Saturday, December 25, 2010

The Right of Conscience and the Use of the Democratic Process

Another nice long one. In full: The right of conscience and the use of the democratic process within our congregations and in society at large.


The Right of Conscience
Google's define function brings up the following definitions: motivation deriving logically from ethical or moral principles that govern a person's thoughts and actions and conformity to one's own sense of right conduct.

The Right of Conscience allows and insists that we act upon our morals and ethics, for if we did not, what good would they do to us? This does not, however, tell us what morals and ethics we should have (exempting those previous principles, such as valuing the inherent worth and dignity of every person; promoting justice, equity, and compassion; and acceptance of one another). This also insists the we think for ourselves, and if we find something to be in violation of our conscience, that we do something about it, and speaking up about such things follows the second portion of this principle:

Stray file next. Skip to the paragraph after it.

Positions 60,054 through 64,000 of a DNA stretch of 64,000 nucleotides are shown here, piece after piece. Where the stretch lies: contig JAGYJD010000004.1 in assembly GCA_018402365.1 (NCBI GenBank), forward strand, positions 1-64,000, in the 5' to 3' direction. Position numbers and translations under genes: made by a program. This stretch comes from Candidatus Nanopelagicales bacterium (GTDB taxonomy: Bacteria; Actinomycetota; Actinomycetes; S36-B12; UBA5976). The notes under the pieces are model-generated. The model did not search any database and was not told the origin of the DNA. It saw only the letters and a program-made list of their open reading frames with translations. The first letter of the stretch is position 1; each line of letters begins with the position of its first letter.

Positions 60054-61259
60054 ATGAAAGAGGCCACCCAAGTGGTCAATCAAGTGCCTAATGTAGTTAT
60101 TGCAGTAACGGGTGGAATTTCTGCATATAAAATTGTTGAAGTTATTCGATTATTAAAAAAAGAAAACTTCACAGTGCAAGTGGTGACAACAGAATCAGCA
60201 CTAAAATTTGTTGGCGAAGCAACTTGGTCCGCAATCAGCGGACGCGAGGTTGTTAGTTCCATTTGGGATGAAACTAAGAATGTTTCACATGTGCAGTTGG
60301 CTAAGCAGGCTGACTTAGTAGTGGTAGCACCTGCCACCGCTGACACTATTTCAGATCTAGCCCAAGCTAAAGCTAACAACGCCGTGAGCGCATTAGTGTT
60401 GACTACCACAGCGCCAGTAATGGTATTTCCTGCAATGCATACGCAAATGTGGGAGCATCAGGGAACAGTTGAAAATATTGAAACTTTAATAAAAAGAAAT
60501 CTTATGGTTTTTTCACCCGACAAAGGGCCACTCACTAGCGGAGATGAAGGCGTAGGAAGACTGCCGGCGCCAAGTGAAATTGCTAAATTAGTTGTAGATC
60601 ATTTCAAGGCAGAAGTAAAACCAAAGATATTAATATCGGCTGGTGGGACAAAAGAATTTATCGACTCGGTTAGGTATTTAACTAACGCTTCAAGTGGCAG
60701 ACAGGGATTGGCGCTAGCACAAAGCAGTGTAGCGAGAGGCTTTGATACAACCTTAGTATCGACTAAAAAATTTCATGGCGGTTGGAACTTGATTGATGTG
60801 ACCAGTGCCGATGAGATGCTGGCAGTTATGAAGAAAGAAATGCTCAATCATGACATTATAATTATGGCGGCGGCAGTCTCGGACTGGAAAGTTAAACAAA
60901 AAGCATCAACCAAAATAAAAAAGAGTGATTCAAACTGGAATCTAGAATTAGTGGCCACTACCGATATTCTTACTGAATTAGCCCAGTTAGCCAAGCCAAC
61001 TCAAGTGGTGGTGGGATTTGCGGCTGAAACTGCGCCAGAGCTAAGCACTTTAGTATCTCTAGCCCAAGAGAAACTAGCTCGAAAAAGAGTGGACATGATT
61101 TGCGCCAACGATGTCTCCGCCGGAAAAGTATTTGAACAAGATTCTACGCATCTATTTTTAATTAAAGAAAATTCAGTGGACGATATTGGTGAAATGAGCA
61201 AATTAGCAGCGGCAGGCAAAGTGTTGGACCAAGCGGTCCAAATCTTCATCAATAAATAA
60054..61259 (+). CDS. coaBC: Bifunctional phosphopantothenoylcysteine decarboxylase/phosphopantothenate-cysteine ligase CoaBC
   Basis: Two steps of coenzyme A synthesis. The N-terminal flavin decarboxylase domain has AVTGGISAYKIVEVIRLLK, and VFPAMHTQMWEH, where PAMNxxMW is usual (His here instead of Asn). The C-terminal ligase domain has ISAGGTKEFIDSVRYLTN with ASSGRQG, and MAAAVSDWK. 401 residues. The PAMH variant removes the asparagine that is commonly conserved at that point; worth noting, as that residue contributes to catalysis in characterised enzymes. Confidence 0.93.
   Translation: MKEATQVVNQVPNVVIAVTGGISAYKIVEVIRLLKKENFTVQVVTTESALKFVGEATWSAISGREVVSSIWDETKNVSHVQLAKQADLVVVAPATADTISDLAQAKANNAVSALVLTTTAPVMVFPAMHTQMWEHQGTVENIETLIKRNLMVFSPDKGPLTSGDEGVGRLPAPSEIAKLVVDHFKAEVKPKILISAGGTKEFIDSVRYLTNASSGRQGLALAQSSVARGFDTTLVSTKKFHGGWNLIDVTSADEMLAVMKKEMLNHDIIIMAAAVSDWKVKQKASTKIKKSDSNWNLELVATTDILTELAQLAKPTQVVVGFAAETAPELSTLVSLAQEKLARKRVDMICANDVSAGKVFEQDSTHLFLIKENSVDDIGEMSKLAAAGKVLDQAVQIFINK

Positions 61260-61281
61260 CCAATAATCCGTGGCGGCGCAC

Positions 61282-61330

The use of the democratic process within our congregations and in society at large
Even though I inwardly know what democracy is, I'm still going to turn to Google for a definition for the sake of clarity and brevity: a political system in which the supreme power lies in a body of citizens who can elect people to represent them.

The church board is not run by a dictator or overlord, though it may be overseen to keep disputes to a minimum and help keep things running smoothly. Beyond that, full participation is welcome by all members of the congregation.

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